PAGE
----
Why Pelosi Caved on Border Funding Bill

By Andrew R. Arthur on July 3, 2019

On June 27, 2019, the U.S. House of Representatives passed a Senate-sponsored bipartisan bill that would provide $4.6 billion in additional aid to fund border operations, and in particular to fund housing for unaccompanied alien children (UAC) apprehended along the Southwest border. As Reuters described it: "In victory for Trump, U.S. House Democrats back down on border aid bill demands." Speaker of the House Nancy Pelosi had to push back far-left members of her own conference who wanted to add further restrictions on immigration enforcement to pass that bill for a simple reason: she had no choice. 

It was an abrogation of duty for both parties in both Houses to have waited so long to finally pass funding. As I noted in a June 26, 2019 post captioned "If You Are Just Now Angry About UAC Detention, You Haven't Been Paying Attention," President Trump asked for that funding on May 1, 2019, and acting Homeland Security Secretary Kevin McAleenan made an impassioned plea to the press to underscore the need for that funding 29 days later:

Over 2,350 unaccompanied children — the highest level ever — are currently in custody waiting for days for placements in border stations that cannot provide appropriate conditions for them because Health and Human Services [HHS] is out of bed space and Congress has failed to act on the administration's emergency supplemental request for more than four weeks.

Nobody believed him then, apparently, because there was no legislative action until June 19, 2019, when the Senate Appropriations Committee advanced to the floor of the Senate a "Bipartisan Border Supplemental Package" that "provides a total of $4.59 billion to address the border crisis."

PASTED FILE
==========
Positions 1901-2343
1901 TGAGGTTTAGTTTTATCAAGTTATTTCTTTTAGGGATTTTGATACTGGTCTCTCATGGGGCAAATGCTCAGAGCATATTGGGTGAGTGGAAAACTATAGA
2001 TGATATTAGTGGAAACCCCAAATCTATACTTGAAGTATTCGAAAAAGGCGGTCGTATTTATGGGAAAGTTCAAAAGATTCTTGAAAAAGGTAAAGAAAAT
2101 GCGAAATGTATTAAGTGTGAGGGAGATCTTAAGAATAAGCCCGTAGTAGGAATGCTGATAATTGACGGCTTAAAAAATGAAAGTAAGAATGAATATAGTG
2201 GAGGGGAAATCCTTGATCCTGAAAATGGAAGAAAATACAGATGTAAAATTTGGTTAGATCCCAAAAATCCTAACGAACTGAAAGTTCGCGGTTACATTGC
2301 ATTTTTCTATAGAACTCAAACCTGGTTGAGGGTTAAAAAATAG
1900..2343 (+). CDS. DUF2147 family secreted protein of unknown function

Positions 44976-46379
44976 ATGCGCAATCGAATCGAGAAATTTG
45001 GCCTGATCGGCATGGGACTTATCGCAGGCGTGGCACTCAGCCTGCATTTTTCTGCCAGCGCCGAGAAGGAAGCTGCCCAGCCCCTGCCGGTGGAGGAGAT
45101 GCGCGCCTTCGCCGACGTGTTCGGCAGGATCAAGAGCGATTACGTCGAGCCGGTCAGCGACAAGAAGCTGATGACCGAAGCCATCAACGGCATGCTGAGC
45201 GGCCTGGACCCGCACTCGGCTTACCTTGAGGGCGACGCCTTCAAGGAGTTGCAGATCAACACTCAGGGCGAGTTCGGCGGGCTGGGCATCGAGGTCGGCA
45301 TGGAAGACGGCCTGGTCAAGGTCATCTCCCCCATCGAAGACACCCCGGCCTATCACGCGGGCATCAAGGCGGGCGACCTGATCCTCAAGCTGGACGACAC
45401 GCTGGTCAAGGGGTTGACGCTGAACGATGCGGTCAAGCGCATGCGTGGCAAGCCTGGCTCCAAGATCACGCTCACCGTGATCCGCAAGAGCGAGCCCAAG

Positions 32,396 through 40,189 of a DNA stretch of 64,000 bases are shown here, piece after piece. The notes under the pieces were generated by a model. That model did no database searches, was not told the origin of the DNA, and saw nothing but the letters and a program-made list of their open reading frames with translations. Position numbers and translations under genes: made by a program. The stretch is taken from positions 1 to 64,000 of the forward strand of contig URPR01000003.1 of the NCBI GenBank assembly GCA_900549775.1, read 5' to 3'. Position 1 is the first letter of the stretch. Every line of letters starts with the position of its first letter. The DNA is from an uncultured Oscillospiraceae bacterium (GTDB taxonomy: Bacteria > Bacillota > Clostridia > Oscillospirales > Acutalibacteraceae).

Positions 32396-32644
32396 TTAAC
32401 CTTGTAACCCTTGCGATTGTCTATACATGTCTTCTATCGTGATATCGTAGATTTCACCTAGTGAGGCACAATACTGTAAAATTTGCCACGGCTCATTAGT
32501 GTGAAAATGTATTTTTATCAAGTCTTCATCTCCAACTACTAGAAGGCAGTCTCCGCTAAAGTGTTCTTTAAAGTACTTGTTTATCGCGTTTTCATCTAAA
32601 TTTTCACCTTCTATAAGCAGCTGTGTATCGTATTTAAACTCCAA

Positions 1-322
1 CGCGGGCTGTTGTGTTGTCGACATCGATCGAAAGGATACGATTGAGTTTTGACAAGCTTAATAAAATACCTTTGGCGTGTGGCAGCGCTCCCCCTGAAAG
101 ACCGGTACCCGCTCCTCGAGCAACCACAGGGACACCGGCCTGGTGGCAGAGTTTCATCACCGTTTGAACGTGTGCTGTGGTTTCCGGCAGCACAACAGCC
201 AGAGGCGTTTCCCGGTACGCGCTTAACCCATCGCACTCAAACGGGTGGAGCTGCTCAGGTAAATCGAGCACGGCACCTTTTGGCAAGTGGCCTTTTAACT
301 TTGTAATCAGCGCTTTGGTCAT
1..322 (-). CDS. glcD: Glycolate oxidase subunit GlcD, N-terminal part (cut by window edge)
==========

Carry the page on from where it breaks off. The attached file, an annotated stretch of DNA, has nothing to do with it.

So why did Pelosi cave? The "narrative" was getting away from the script that the Democratic Party and its allies in the media began to trumpet when news came out about the conditions in U.S. Customs and Border Protection (CBP) stations and processing facilities.  

On June 20, 2019, (temporarily) acting CBP Commissioner John Sanders told Associated Press that Congress had to "act swiftly," because "Border Patrol stations are not meant for long-term care."  

On June 25, 2019, the Washington Post reported on arguments that were made before the Court of Appeals for the Ninth Circuit on behalf of the government by Sarah Fabian, a senior attorney from the Office of Immigration Litigation (OIL), the Department of Justice (DOJ) component largely responsible for appellate issues arising from immigrant detention and removal: 

The federal government told a panel of Ninth Circuit appellate judges last week that U.S. border detention facilities are “safe and sanitary,” as required by law, even though migrant children are denied soap, toothbrushes and dark places to sleep.

Judge William A. Fletcher called the position of [Fabian], "inconceivable."

Senior U.S. Circuit Judge A. Wallace Tashima told the government attorney, "If you don’t have a toothbrush, if you don't have soap, if you don’t have a blanket, it's not safe and sanitary."

Fabian's argument spread rapidly across the Internet — and so did several tweets supporting the notion that the United States treats migrant detainees less humanely than foreign pirates and the Taliban treat their captives.

That article (headlined "'The Taliban gave me toothpaste': Former captives contrast U.S. treatment of child migrants"), was largely gratuitous and (in my opinion) slanted, but a few key facts were buried therein:

On Tuesday, the agency said that children in custody receive "continuous access to hygiene products and adequate food" while awaiting shelter placement.

This fact suggests that while the government's points may not have been artfully argued, and were likely legally correct, they did not accurately reflect the situation under which migrants were detained in CBP custody.  Unfortunately, in a 24-hour news cycle in which a significant proportion of the media is openly hostile to the administration, a lawyer is not simply speaking to a judge, or even three judges, but is actually speaking to the nation as a whole, at least as it relates to this hot-button issue.